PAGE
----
This has the reference to the news “World Malaria Day Observed” (The Sentinel, April 28, 2018). According to a report released by the World Health Organization (WHO), India accounted for 6% of global malaria cases and 7% of deaths caused by it in 2016.
This is in the same ball-park as 2016, though the WHO figures also suggest that India is unlikely to reduce its case burden beyond 40% by 2020. In contrast, Maldives, Sri Lanka and Kyrgyzstan achieved malaria-free status in 2015 and 2016 respectively.
There were an estimated 4,45,000 deaths from malaria globally in 2016, compared with 4,46,000 estimated deaths in 2015. About 80% of the deaths were accounted for by 15 countries, namely India and 14 countries in Sub-Saharan Africa. In Asia, India and Indonesia accounted for 60% and 30% of malaria deaths in 2016. In India a majority of malaria cases occurred in its bordering district, forests and tribal areas. India and Nigeria, two major contributors to the global burden of malaria, were able to detect only 8% and 16% of cases respectively via the system.
The WHO says that Bhutan, Nepal, Thailand, Bangladesh, Myanmar and Indonesia are among the countries poised to reduce malaria incidence by over 40% by 2020. India – due to low funding per person at risk and resistance to certain frontline insecticides – is only expected to achieve a 20%-40% reduction.
In 2016, an estimated Rs 13,000 crore was invested in malaria control and elimination efforts globally by governments of malaria endemic countries and their international partners. The majority (74%) of investments in 2016 was spent in the WHO’s Africa region, followed by the WHO regions of Southeast Asia (7%), the Eastern Mediterranean and the Americas (each 6%) and the Western Pacific (4%). India has reduced its new malaria cases by one third, and even crossed the malaria mortality targets of 2020. It may also to be added that with nearly three-fourths of the share of the regional burden, India’s successes had significantly contributed to the reduction of the burden of malaria for the entire Southeast Asia region.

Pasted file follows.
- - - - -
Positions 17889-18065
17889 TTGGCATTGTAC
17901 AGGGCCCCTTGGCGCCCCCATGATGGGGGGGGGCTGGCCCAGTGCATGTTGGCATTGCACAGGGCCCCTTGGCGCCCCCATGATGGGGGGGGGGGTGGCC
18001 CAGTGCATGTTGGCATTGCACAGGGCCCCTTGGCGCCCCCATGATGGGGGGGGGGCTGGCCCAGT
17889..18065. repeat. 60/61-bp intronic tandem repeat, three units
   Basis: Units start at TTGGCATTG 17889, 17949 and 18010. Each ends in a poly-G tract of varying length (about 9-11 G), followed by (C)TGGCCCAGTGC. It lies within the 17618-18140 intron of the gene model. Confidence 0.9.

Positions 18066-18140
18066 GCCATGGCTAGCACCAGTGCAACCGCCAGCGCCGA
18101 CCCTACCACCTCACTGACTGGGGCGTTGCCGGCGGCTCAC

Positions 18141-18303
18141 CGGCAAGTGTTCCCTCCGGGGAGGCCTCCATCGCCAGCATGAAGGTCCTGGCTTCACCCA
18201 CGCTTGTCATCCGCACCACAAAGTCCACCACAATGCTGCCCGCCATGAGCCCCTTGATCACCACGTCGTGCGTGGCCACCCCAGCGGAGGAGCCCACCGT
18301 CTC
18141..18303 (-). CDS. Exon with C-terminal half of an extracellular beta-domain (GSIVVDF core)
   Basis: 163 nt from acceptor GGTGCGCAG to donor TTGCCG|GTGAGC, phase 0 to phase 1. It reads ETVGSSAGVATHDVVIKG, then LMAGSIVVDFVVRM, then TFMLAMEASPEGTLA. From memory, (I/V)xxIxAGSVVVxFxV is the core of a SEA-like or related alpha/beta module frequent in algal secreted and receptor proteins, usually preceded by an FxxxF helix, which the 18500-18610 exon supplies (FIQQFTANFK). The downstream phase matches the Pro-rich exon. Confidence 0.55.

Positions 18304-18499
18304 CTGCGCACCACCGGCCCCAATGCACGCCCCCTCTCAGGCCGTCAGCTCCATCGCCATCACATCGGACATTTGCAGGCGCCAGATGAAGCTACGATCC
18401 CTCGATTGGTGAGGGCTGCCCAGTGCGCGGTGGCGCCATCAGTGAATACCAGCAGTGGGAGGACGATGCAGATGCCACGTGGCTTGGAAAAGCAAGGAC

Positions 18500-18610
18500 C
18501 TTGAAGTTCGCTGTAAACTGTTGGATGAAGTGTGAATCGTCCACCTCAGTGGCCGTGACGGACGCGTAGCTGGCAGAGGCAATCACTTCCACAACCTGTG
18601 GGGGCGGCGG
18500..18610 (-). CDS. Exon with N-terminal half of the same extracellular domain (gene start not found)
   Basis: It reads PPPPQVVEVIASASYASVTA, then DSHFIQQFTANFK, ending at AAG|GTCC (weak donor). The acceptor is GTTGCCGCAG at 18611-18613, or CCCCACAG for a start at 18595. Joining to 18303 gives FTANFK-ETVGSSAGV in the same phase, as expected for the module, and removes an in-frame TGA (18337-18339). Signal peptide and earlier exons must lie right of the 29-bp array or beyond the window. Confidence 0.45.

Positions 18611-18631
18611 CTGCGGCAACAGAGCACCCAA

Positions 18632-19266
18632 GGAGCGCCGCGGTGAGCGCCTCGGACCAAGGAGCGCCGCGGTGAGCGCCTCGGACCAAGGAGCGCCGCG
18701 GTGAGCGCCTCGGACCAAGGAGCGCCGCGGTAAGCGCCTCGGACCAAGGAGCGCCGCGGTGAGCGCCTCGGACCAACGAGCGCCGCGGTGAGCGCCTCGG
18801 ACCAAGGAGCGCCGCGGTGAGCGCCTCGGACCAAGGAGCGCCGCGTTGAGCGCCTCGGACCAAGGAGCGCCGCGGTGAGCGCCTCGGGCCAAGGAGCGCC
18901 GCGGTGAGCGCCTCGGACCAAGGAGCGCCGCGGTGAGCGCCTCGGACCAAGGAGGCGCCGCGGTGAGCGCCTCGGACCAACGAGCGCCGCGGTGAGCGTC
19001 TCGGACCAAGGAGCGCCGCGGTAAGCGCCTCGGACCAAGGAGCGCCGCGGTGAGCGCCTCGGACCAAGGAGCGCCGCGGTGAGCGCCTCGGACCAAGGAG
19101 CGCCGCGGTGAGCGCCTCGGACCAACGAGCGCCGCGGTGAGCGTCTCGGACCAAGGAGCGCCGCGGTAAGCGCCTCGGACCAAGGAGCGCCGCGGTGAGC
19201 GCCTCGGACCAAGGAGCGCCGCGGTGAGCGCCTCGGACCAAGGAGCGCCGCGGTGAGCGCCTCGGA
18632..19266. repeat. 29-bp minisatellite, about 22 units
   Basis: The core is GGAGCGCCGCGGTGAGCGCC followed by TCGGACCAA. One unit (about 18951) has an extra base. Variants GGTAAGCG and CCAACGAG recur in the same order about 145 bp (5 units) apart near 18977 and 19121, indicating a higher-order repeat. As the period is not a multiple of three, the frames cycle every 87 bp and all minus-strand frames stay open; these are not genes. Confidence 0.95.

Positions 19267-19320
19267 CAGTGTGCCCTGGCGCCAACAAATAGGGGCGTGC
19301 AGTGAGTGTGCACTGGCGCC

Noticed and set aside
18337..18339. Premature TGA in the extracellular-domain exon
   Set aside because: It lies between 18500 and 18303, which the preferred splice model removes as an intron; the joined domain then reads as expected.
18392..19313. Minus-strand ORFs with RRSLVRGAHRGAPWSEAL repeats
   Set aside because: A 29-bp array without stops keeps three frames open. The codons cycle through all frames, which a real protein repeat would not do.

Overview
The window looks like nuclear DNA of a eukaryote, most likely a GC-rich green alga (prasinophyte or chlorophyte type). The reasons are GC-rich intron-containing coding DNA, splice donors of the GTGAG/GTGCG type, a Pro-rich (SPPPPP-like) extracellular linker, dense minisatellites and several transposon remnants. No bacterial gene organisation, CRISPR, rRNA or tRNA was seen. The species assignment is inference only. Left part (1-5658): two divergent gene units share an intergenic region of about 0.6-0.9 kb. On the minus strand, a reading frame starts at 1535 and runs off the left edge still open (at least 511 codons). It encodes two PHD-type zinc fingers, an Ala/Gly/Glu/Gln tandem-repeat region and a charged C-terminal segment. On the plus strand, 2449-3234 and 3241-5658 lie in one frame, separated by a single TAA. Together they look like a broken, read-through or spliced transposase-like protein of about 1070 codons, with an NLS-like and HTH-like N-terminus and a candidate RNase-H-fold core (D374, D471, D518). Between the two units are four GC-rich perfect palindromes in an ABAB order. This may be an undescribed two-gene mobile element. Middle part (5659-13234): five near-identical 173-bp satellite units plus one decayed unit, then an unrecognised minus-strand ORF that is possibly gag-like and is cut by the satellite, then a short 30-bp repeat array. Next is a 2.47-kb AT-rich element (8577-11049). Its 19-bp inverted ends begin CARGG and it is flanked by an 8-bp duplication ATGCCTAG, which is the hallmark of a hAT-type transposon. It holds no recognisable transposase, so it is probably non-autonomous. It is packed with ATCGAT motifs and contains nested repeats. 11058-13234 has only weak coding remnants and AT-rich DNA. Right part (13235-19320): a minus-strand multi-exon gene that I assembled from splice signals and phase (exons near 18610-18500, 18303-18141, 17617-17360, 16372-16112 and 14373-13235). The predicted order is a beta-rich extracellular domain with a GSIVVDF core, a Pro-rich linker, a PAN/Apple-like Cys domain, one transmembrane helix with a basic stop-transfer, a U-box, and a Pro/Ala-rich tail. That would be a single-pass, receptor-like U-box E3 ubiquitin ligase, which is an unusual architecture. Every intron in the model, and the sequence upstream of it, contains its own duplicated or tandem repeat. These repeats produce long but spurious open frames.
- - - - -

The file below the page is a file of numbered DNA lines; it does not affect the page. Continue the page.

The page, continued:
Satish Kumar Sarma,
Kalyanpur, Biswanath Chariali.
Stop Politicizing Sports
The combined opposition comprising DMK and AIADMK in particular is struggling for political existence in Tamil Nadu after being crippled by infighting. The said parties in association with other opposition parties disrupted the functioning of both the houses of Parliament over the Cauvery river issue. Also, in neighbouring Andhra Pradesh, TDP, an ally of NDA till a few weeks ago, decided to go alone after the Central government didn’t paid heed to its demand for special status to that State. As one can see, Andhra Pradesh is already a developed industrial State, but just to keep its existence intact and presence felt, TDP is raising the special status issue.
These parties are now mixing politics with sports as recently IPL matches scheduled to take place in Chennai were shifted to Pune. The relentless pressure mounted by these political parties compelled the government and BCCI to shift the matches from Chennai.
There is a very simple message to such high-headed leaders of political parties: please do not mix sports with politics.
Dr Ashim Chowdhury,